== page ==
- Narratives and Storytelling - Recounting personal stories can help to reduce inter-group tension, and promote unity and reconciliation. This essay describes the transformative role that narratives sometimes play in conflict situations.
- Recognition - Recognition is largely a matter of validating others' feelings, and showing them that you recognize their concerns as legitimate. As parties acknowledge each other's grievances, they can begin to move toward reconciliation.
- Lustration - Lustration is a means by which some countries deal with a legacy of human rights abuses. If an earlier regime was discredited due to significant abuses of human rights, it is important that the new government not appear to be the same as the old one. Preventing members of the old, abusive regime from holding office in the new government is one way to at least appear to be changing policies.
- International War Crimes Tribunals - International war crimes tribunals are courts of law, established to try individuals accused of war crimes and crimes against humanity. Before a society can begin the process of reconciliation, any crimes that have exceeded the normal parameters of war must be confronted.
- Restorative Justice - The surrounding community's reaction to violence can often make the difference between vengeance and reconciliation. Restorative justice is concerned with healing victims' wounds, restoring offenders to law-abiding lives, and repairing harm done to relationships and the community.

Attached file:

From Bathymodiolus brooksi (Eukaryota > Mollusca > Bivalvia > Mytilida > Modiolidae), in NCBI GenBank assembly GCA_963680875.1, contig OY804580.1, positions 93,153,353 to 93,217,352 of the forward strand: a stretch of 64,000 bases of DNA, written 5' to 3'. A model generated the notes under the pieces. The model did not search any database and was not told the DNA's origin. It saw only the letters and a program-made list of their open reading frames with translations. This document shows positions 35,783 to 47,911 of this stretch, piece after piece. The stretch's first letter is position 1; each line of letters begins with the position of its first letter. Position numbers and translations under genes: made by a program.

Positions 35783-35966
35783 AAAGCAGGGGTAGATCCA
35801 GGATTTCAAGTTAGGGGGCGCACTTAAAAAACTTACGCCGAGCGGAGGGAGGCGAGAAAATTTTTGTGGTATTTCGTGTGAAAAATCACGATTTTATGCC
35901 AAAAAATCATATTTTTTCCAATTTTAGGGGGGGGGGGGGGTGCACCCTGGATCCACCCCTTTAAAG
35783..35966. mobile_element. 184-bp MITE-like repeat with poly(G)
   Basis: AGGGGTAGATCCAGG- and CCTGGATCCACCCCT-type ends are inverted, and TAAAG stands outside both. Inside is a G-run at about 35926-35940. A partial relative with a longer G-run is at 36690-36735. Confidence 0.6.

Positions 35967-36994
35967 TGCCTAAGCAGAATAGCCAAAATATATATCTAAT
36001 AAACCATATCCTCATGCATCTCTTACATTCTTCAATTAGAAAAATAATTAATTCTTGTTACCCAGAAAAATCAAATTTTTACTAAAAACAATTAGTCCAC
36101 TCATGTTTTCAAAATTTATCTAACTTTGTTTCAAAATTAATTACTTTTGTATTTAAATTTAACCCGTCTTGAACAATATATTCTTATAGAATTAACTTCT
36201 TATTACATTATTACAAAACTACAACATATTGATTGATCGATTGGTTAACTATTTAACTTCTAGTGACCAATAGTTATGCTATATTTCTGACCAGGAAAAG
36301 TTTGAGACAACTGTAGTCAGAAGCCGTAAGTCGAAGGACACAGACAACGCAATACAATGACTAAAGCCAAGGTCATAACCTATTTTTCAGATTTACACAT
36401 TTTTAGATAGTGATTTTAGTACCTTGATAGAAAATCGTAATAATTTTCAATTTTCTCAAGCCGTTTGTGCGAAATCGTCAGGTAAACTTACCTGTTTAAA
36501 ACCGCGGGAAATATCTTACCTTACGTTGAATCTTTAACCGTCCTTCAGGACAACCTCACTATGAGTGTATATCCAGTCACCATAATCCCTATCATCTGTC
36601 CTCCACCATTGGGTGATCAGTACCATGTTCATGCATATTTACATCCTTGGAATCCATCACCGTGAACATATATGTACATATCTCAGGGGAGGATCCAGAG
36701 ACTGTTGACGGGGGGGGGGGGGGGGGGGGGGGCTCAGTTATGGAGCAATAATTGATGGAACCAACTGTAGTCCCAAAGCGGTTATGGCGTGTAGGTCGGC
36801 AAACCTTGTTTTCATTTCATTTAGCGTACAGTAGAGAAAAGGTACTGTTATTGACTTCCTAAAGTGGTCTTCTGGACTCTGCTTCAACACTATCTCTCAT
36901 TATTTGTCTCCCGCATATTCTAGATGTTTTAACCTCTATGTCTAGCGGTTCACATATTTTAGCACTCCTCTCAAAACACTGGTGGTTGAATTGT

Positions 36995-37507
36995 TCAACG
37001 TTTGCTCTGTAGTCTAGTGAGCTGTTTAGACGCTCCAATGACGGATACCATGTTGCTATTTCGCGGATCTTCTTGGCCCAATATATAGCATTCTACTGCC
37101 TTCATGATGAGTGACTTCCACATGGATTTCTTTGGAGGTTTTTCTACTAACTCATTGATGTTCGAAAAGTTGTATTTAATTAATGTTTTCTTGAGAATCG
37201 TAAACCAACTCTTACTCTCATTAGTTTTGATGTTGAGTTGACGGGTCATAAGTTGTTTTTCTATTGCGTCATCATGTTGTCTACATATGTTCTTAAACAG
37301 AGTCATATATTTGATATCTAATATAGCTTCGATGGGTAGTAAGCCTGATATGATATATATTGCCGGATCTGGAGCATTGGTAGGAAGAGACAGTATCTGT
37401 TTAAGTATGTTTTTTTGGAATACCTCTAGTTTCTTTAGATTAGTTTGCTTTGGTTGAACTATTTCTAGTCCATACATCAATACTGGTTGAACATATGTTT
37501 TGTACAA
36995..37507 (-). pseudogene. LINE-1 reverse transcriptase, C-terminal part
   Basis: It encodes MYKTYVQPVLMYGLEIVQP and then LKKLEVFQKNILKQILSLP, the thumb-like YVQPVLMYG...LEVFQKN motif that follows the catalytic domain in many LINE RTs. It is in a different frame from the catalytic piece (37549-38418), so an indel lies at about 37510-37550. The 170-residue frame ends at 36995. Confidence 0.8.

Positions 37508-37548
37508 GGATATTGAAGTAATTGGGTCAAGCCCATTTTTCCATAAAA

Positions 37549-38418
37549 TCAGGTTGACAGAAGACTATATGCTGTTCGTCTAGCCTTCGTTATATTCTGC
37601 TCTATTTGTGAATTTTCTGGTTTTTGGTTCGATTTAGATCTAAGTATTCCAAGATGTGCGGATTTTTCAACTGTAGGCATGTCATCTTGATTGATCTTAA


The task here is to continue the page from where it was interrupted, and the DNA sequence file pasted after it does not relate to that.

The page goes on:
- Truth Commissions - Part of the healing process often involves acknowledging the truth about past harm and injustice. Truth commissions can be established to collect and investigate the accounts of victims, make recommendations about reparations, and help put the brutal past to rest.
- Compensation Programs - There is a growing awareness that addressing past injustice is a crucial part of the process of healing and reconciliation. One way to acknowledge and respond to the wrongs and injuries of the past is through compensation programs and reparations.
- Humanitarian Aid and Development Assistance - External development assistance, to reconstruct a country's infrastructure, institutions, and economy, is often a key part of building peace in the aftermath of war. This assistance ensures that the country can heal, rather than sliding back into war.
- Reconstruction Programs - One essential element of peacebuilding and societal healing is the reconstruction of the economy, governmental institutions, and communities.
- Addressing Injustice - This essay describes various ways of responding to political and social injustice, so that human rights receive greater protection in the future. These include political and economic reform, war crimes tribunals, truth commissions, and reparations.
For More Information
Much of the material on this user guide is drawn from www.thirdside.org. Thanks to William Ury and Joshua Weiss for giving us permission to republish their material here.